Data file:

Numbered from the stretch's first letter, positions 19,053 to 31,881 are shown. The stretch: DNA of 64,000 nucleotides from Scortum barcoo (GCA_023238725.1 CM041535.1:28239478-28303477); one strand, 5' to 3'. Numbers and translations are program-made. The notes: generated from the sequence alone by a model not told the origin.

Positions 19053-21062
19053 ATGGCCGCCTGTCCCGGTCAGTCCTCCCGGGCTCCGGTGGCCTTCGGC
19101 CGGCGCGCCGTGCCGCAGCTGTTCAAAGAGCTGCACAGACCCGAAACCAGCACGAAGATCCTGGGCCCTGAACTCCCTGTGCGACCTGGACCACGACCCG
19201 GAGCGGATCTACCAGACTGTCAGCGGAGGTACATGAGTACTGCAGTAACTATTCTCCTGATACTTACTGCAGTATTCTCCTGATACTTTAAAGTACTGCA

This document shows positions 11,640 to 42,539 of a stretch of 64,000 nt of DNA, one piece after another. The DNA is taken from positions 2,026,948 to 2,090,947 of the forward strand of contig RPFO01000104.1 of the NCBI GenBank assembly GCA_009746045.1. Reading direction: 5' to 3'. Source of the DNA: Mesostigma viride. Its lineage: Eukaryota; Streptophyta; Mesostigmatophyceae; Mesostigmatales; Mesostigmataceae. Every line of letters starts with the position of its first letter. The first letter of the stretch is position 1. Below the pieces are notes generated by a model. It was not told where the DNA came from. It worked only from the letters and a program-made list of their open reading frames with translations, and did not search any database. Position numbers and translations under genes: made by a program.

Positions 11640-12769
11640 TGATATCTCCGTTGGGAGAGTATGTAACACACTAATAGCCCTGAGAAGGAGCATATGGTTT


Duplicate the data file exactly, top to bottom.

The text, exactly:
Numbered from the stretch's first letter, positions 19,053 to 31,881 are shown. The stretch: DNA of 64,000 nucleotides from Scortum barcoo (GCA_023238725.1 CM041535.1:28239478-28303477); one strand, 5' to 3'. Numbers and translations are program-made. The notes: generated from the sequence alone by a model not told the origin.

Positions 19053-21062
19053 ATGGCCGCCTGTCCCGGTCAGTCCTCCCGGGCTCCGGTGGCCTTCGGC
19101 CGGCGCGCCGTGCCGCAGCTGTTCAAAGAGCTGCACAGACCCGAAACCAGCACGAAGATCCTGGGCCCTGAACTCCCTGTGCGACCTGGACCACGACCCG
19201 GAGCGGATCTACCAGACTGTCAGCGGAGGTACATGAGTACTGCAGTAACTATTCTCCTGATACTTACTGCAGTATTCTCCTGATACTTTAAAGTACTGCA

This document shows positions 11,640 to 42,539 of a stretch of 64,000 nt of DNA, one piece after another. The DNA is taken from positions 2,026,948 to 2,090,947 of the forward strand of contig RPFO01000104.1 of the NCBI GenBank assembly GCA_009746045.1. Reading direction: 5' to 3'. Source of the DNA: Mesostigma viride. Its lineage: Eukaryota; Streptophyta; Mesostigmatophyceae; Mesostigmatales; Mesostigmataceae. Every line of letters starts with the position of its first letter. The first letter of the stretch is position 1. Below the pieces are notes generated by a model. It was not told where the DNA came from. It worked only from the letters and a program-made list of their open reading frames with translations, and did not search any database. Position numbers and translations under genes: made by a program.

Positions 11640-12769
11640 TGATATCTCCGTTGGGAGAGTATGTAACACACTAATAGCCCTGAGAAGGAGCATATGGTTT